Noah comes from quite the musical family, but now, with songs like "July" and "I Got So High That I Saw Jesus," she's finding her own voice.

Your No-Stress Playlist: K'Naan

May 23, 2020

Copyright 2020 NPR. To see more, visit https://www.npr.org.

MICHEL MARTIN, HOST:

And finally today, we're going to turn to our no-stress playlist. We've been building a list of songs you've told us bring you calm during these anxious times. Today's pick comes from Twitter user Courtney Strickland (ph) This is K'Naan's "Take A Minute."

The Tiny Desk is working from home for the foreseeable future. Introducing NPR Music's Tiny Desk (home) concerts, bringing you performances from across the country and the world. It's the same spirit — stripped-down sets, an intimate setting — just a different space.

The band Woods has always incorporated diffuse influences, taking inspiration from lo-fi rock, Ethiopian jazz and psychedelic folk sounds. Guitarist and vocalist Jeremy Earl, who recently became a father, says his group's latest album, Strange To Explain was influenced by something else — a lack of sleep.

"Those first few months or first year of having a newborn kind of put me in a dreamlike state," he says. "And that was my escape: to start writing."

Lee Konitz, Bucky Pizzarelli, Ellis Marsalis, Wallace Roney and Henry Grimes are just a few of the jazz greats who have died in recent months from complications due to the coronavirus. Hear WBGO and Jazz Night in America's Christian McBride talk to about the toll the pandemic has taken on the jazz community, and read WBGO's Nate Chinen on the pain of grieving lost musicians during Jazz Appreciation Month in April.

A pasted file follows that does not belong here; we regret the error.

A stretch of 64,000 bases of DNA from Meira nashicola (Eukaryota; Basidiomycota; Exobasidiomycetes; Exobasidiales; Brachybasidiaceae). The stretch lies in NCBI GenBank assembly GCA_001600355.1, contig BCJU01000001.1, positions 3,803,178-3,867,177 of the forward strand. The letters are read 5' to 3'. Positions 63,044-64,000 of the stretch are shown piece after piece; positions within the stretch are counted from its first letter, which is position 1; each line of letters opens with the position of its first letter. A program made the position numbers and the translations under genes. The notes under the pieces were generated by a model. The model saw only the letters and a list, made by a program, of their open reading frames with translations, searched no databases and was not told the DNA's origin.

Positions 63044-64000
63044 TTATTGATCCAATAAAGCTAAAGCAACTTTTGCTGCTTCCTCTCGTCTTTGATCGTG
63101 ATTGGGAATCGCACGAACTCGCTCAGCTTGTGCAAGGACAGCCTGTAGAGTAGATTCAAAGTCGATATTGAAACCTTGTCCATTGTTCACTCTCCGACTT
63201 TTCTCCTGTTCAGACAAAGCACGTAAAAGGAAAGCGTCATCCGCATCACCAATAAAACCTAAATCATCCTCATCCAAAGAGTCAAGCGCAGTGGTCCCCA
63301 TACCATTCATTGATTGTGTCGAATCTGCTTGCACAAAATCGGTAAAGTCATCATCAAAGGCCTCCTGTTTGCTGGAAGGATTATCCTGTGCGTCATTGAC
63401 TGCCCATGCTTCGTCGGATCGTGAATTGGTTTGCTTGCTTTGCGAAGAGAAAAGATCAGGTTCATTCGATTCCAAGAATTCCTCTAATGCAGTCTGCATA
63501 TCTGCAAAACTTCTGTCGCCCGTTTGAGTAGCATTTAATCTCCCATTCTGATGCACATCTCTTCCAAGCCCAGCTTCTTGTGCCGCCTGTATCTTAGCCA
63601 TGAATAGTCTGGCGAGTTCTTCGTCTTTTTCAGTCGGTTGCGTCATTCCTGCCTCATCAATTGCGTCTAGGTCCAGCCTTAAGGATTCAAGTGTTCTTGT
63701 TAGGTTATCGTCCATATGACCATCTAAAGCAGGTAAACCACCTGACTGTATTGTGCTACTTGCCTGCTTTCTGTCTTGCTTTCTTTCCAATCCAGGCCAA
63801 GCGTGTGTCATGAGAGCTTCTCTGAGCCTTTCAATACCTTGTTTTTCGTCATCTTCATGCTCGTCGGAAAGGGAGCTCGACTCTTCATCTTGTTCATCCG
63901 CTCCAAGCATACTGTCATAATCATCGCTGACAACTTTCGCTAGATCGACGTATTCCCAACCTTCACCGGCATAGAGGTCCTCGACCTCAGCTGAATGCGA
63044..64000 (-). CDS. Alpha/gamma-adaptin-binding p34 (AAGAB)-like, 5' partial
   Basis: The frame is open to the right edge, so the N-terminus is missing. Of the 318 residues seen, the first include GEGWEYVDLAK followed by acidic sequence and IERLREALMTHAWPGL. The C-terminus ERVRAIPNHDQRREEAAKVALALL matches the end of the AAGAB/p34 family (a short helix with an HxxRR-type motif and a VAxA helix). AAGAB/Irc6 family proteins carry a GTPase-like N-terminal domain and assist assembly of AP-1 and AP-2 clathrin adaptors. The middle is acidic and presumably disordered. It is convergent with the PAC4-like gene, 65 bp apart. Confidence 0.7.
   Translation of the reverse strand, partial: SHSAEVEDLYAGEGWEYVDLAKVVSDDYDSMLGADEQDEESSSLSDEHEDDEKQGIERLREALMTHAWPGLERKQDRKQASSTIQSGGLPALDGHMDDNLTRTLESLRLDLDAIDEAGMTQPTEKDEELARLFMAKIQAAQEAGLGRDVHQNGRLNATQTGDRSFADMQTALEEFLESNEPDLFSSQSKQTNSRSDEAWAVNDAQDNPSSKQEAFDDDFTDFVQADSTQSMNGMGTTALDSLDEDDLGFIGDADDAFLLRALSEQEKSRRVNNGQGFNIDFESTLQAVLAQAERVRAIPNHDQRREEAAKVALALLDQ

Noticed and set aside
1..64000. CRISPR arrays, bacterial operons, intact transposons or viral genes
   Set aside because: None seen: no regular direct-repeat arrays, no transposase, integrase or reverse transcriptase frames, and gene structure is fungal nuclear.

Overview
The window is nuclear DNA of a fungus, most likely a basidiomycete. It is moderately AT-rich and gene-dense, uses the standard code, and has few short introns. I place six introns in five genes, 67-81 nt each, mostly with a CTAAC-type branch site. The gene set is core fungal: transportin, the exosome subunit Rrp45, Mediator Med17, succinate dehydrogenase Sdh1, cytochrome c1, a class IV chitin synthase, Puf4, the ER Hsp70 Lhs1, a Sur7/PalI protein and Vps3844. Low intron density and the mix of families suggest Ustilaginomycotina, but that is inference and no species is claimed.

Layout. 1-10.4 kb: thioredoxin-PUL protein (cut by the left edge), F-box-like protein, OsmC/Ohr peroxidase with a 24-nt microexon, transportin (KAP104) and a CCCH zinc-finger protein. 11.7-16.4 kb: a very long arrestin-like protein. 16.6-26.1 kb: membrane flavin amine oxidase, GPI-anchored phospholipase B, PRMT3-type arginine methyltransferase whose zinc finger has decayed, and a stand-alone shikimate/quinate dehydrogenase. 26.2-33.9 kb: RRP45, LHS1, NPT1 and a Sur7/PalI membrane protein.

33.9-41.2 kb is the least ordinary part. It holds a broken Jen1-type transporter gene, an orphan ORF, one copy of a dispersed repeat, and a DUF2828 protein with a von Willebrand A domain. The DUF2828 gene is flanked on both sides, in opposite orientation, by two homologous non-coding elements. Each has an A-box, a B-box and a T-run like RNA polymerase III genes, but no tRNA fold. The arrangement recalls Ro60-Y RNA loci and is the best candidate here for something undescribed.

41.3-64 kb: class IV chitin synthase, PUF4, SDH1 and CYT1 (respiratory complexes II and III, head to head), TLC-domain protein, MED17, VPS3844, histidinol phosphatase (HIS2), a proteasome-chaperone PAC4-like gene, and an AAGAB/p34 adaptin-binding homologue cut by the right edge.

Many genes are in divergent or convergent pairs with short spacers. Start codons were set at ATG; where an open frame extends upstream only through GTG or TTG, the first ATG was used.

Copyright 2020 Fresh Air. To see more, visit Fresh Air.

DAVID BIANCULLI, HOST:

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Lady Gaga released "Rain On Me," the second single ahead of her upcoming album Chromatica midnight Friday morning, followed by a music video Friday afternoon.

The Tiny Desk is working from home for the foreseeable future. Introducing NPR Music's Tiny Desk (home) concerts, bringing you performances from across the country and the world. It's the same spirit — stripped-down sets, an intimate setting — just a different space.

Our Daily Breather is a series where we ask writers and artists to recommend one thing that's helping them get through the days of isolation during the coronavirus pandemic.

Who: Fayette Hauser

Where: Los Angeles, Calif.

Recommendation: Making art with friends online

Here is the story of how Moby got his second neck tattoo: In early September of 2019, on the eve of his 54th birthday, the electronic music producer born Richard Melville Hall was having lunch at the vegan restaurant in Los Angeles that he owns, Little Pine. When a pal asked Moby how he intended to celebrate, another responded with a quick quip before he could answer: "Get a tattoo."

Before the pandemic hit, bassist Linda May Han Oh and pianist Fabian Almazan were already forces to be reckoned with, but for the most part, they kept their creative practices separate. Oh leads her own groups, including the one for her album Aventurine, and performs as a member of others, such as Pat Metheny's quartet.